Does that work for you? Mostly, it does nothing for me. Zip. Nada. Bupkis. The inner critic won’t listen.
All writers have to contend with one, but writers don’t have the monopoly. This bitchy, nit-picking predator of the psyche doesn’t pick and choose. It assails everyone.
I couldn’t silence mine—and I was loath to even call it mine—so I grasped at straws. I listened to the advice du jour—the gurus’ ‘how-to’s’. (And of course, that provoked the critic: ‘See, you can’t even figure it out for yourself!’)
I tried on all the strategies. I tried to reason with the critic, to ignore it, tame it, conquer it, rise above it. I tried to overlay its blah-blahs with positivity.
All of these fit for a bit … like a soggy Band-Aid. The critic just mocked me and amped it up.
Then, one fine day, I listened to the wise part of me. It whispered, ‘Let the critic have its say.’
You’re kidding, right?
‘Letting it have its say is not the same thing as letting it get its own way,’ said the wise part.
Why the Critic Will Never Shut Up. Ever.
I took my sage’s advice because I got that this critic is an innate aspect of the psyche (just as much as the sage is).
The critic was not constructed by disapproving parents, or by a society that promotes unrealistic standards of perfection—it was, and is, only fed by them.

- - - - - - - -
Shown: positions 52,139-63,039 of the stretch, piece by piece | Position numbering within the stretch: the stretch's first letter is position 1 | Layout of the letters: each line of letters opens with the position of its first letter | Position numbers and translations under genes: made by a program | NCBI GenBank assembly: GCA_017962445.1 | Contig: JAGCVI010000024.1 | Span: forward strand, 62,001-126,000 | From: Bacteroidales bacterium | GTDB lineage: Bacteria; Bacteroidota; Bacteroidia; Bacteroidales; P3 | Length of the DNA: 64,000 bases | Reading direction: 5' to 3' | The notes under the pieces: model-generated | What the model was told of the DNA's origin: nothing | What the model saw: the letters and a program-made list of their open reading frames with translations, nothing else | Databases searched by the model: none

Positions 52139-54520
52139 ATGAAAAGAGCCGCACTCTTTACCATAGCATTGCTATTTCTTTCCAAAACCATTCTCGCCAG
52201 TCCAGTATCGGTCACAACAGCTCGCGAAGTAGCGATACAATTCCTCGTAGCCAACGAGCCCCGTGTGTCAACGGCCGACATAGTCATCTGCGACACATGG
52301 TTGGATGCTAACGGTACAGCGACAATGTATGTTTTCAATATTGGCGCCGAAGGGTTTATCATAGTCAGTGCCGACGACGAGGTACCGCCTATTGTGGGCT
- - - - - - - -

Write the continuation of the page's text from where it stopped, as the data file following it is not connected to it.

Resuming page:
I got that the same social forces that feed it promote ways to obliterate it. But I’ve learned that by giving the critic a voice, it no longer needs to have authority over my psyche and life.
Speak Up … Then SHUUUT UUUUUUUP!
It’s a damned challenging approach. The crit is still just as snarky and obnoxious. I don’t like it, but I tolerate it—we have an unholy alliance.
And as I let it speak, I discovered it has purpose.
- When it assumes the disguise of the charmer and tells me how fabulous I am, it tears me down just as I start to believe the pseudo-praise. Not a bad thing. It keeps me humble.
- Its jibes can be demoralising. Not a bad thing. Being too moralistic stops me from seeing that some of what I’ve claimed as my straitjacketed values and attitudes aren’t even mine.
- Its taunts can drive me to a frozen despair. Not a bad thing. At the darkest point, I uncover hope and fire. These inspire me to risk facing its wrath as I cut through its bullshit to reveal the truth.
My critic is at its very worst when I’m being creative, because I’m being me—in all my mess and in all my glory. But even if there was no mess, if there was just glory, it wouldn’t be glorious enough for the critic. It would keep messing with my head.
Still, I accept its presence because it’s a natural part of me—aargh!—and I’m working to accept all of me.
So, I let this irritant have its say. And ever since I started to do this, my creativity has taken off. The critic no longer needs to block the flow to get my attention, and it doesn’t need to attack anywhere near as often.
How do you manage yours?